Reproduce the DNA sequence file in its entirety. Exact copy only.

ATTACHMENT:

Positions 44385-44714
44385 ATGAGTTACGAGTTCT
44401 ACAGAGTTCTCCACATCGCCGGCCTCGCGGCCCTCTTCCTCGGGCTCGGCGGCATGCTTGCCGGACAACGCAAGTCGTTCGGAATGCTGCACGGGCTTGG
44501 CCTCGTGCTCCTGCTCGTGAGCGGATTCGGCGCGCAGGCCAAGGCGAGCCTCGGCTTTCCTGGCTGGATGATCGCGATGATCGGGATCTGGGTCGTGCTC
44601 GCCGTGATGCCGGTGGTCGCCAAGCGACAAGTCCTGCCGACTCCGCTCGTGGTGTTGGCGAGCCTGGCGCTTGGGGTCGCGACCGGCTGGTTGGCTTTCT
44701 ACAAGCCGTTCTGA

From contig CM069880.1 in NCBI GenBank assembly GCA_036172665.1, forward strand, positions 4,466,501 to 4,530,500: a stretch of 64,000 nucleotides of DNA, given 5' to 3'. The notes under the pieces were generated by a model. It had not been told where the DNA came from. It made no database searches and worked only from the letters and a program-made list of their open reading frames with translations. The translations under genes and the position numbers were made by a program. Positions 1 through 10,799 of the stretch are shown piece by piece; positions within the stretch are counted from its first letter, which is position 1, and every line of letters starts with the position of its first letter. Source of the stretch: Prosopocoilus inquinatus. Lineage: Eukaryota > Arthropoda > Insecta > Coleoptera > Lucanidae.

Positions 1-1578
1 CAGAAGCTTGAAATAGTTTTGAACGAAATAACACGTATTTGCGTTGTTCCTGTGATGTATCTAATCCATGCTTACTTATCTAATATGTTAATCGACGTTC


Positions 44385-44714
44385 ATGAGTTACGAGTTCT
44401 ACAGAGTTCTCCACATCGCCGGCCTCGCGGCCCTCTTCCTCGGGCTCGGCGGCATGCTTGCCGGACAACGCAAGTCGTTCGGAATGCTGCACGGGCTTGG
44501 CCTCGTGCTCCTGCTCGTGAGCGGATTCGGCGCGCAGGCCAAGGCGAGCCTCGGCTTTCCTGGCTGGATGATCGCGATGATCGGGATCTGGGTCGTGCTC
44601 GCCGTGATGCCGGTGGTCGCCAAGCGACAAGTCCTGCCGACTCCGCTCGTGGTGTTGGCGAGCCTGGCGCTTGGGGTCGCGACCGGCTGGTTGGCTTTCT
44701 ACAAGCCGTTCTGA

From contig CM069880.1 in NCBI GenBank assembly GCA_036172665.1, forward strand, positions 4,466,501 to 4,530,500: a stretch of 64,000 nucleotides of DNA, given 5' to 3'. The notes under the pieces were generated by a model. It had not been told where the DNA came from. It made no database searches and worked only from the letters and a program-made list of their open reading frames with translations. The translations under genes and the position numbers were made by a program. Positions 1 through 10,799 of the stretch are shown piece by piece; positions within the stretch are counted from its first letter, which is position 1, and every line of letters starts with the position of its first letter. Source of the stretch: Prosopocoilus inquinatus. Lineage: Eukaryota > Arthropoda > Insecta > Coleoptera > Lucanidae.

Positions 1-1578
1 CAGAAGCTTGAAATAGTTTTGAACGAAATAACACGTATTTGCGTTGTTCCTGTGATGTATCTAATCCATGCTTACTTATCTAATATGTTAATCGACGTTC